Proof that log 2 is an irrational number

Before doing the proof, let us recall two things: (1) rational numbers are numbers that can be expressed as \frac{a}{b} where a and b are integers, and b not equal to 0; and (2) for any positive real number y, its logarithm to base 10 is defined to be a number x such that 10^x = y. In proving the statement, we use proof by contradiction.

Theorem: log 2 is irrational

Proof:

Assuming that log 2 is a rational number. Then it can be expressed as \frac{a}{b} with a and b are positive integers (Why?).  Then, the equation is equivalent to 2 = 10^{\frac{a}{b}}. Raising both sides of the equation to b, we have 2^b = 10^a. This implies that 2^b = 2^a5^a.  Notice that this equation cannot hold (by the Fundamental Theorem of Arithmetic) because 2^b is an integer that is not divisible by 5 for any b, while 2^a5^a is divisible by 5. This means that log 2 cannot be expressed as \frac{a}{b} and is therefore irrational which is what we want to show.

Diagonals of a Parallelogram

Coordinate geometry was one of the greatest inventions in mathematics.  Aside from connecting geometry and algebra, it has made many geometric proofs short and easy.  In the example below, we use coordinate geometry to prove that the diagonals of a parallelogram bisect each other.

The proof can be simplified by placing a vertex of the parallelogram at the origin and one side coinciding with the x-axis.  If we let a and b be the side lengths of the parallelogram and c as its altitude, then, the coordinates of the vertices can be easily determined as shown below.

In addition, if we label the vertices P, Q, R, and S starting from the origin and going clockwise, then the coordinates of the vertices are P(0,0), Q(b,c), R(b,c) and S(a,0). » Read more

2011 GeoGebra Institute Activities

In 2011, we at the GeoGebra Institute of Metro Manila (GIMM) have squeezed our schedule and have given GeoGebra trainings to teachers and students from all over the country. Here are the list of trainings that we have conducted.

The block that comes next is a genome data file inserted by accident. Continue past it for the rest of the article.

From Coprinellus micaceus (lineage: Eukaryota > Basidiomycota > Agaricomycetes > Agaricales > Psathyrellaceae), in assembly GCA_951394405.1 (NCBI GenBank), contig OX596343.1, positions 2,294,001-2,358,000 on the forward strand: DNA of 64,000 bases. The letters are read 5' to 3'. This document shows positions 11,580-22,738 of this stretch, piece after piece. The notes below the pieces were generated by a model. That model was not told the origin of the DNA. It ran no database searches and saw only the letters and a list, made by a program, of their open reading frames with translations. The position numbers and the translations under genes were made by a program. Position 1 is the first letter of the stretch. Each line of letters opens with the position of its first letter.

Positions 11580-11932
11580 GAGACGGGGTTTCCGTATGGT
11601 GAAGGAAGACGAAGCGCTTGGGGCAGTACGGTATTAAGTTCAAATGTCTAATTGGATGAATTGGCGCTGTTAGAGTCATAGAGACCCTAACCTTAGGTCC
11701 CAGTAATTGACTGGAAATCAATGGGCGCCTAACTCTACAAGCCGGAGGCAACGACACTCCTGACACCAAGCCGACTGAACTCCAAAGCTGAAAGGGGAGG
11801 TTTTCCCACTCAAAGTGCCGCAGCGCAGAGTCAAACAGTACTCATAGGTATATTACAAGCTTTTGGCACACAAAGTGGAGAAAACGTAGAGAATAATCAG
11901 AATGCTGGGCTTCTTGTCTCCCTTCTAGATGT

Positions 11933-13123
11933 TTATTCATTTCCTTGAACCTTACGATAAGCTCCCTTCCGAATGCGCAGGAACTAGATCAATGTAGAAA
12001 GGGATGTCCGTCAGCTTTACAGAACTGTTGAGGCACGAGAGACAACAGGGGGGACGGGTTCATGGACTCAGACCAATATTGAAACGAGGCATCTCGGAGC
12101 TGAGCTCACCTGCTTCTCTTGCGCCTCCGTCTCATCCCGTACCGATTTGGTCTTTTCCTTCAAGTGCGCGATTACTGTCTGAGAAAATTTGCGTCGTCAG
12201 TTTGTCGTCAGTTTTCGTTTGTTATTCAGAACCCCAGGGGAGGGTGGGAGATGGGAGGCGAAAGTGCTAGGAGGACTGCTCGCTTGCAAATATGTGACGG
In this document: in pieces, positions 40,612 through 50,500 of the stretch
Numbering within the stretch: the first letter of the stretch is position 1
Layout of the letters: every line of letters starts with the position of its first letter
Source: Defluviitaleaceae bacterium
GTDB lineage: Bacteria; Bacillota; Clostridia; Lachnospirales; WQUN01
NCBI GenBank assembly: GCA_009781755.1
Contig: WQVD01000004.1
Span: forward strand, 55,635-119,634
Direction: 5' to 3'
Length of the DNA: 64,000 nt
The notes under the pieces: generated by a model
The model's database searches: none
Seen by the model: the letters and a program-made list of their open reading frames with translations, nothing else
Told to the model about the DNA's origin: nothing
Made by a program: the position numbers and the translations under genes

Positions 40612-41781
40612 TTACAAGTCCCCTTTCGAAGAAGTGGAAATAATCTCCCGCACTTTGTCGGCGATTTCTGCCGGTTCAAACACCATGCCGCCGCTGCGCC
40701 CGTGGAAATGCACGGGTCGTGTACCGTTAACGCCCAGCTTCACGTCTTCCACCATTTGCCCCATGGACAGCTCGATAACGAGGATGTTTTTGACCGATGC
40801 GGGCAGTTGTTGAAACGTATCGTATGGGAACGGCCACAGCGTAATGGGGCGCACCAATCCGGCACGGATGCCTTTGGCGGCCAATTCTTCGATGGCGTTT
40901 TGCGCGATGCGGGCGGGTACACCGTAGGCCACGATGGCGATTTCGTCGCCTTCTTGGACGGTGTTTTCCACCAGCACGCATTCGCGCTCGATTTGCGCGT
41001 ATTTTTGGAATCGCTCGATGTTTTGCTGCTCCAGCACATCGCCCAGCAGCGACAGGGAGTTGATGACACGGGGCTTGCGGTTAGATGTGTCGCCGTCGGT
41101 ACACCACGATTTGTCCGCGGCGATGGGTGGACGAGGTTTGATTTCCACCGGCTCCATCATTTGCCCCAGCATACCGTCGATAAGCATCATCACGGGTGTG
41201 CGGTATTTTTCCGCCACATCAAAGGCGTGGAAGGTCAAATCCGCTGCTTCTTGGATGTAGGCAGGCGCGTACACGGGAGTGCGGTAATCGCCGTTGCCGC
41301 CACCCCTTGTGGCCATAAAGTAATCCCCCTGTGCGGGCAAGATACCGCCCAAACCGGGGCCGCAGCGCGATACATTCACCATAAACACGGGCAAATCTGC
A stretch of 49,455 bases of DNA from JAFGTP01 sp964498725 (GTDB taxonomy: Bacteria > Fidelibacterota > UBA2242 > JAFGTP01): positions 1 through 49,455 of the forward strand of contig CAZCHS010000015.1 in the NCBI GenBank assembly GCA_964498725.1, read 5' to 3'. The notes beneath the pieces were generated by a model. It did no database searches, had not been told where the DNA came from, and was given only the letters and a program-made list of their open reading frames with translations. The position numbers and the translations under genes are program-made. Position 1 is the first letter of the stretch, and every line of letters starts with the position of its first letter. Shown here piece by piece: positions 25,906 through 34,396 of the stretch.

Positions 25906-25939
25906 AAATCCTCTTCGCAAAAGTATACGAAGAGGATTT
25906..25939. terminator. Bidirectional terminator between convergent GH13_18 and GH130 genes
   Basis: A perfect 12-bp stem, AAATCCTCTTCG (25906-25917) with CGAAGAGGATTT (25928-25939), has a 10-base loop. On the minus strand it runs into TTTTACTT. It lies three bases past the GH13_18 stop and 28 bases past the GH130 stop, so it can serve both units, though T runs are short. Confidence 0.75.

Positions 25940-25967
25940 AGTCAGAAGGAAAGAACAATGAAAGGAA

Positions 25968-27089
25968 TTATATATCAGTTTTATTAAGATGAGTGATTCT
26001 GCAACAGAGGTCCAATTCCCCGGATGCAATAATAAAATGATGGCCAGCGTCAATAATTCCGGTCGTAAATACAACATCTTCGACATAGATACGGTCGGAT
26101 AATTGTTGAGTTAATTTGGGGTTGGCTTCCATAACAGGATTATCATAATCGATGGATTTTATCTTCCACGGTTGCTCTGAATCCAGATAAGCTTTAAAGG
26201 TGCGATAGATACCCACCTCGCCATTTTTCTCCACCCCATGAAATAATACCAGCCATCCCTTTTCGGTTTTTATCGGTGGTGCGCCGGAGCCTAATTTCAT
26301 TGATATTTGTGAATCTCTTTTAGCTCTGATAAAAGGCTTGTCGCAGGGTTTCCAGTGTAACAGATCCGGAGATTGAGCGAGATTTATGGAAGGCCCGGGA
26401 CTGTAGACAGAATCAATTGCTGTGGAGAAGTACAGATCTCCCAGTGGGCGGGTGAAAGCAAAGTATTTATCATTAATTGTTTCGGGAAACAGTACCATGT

GeoGebra Basics
Date: February 16, 2011
Venue: EARIST College, Manila
No. of Participants: 30

Introductory Course on the Use of GeoGebra in Teaching and Learning Mathematics
Date: May 5-6, 2011
Venue: UP NISMED, University of the Philippines, Diliman, Quezon City
No. of Participants: 21

Lesson Study for Teaching through Problem Solving with GeoGebra
Date: May 9-13,2011
Venue:  NISMED, University of the Philippines, Diliman, Quezon City
No. of Participants: 20

Introduction to GeoGebra
Date: October 1, 2011
Venue: St. Therese College, Pasay City
No. of Participants: 41

GeoGebra Fundamentals
Date: November 16, 29, 2011
Venue: Santa Lucia High School, Pasig City
No. of Participants: 18

GeoGebra Fundamentals In-House Seminar
Date: November 25, 2011
Venue: UP NISMED, University of the Philippines, Diliman, Quezon City
No. of Participants: 15

In addition, we are also working on a book on College Geometry with GeoGebra (the title has not been finalized yet).  Hopefully, it will be tried out this school year  and will be published late this year or early next year.

We are also planning to have Level 1 and 2 GeoGebra trainings this summer (April-May, no definite date yet). If you are interested, please email me at gip@gmail.com or mathandmultimedia@gmail.com.

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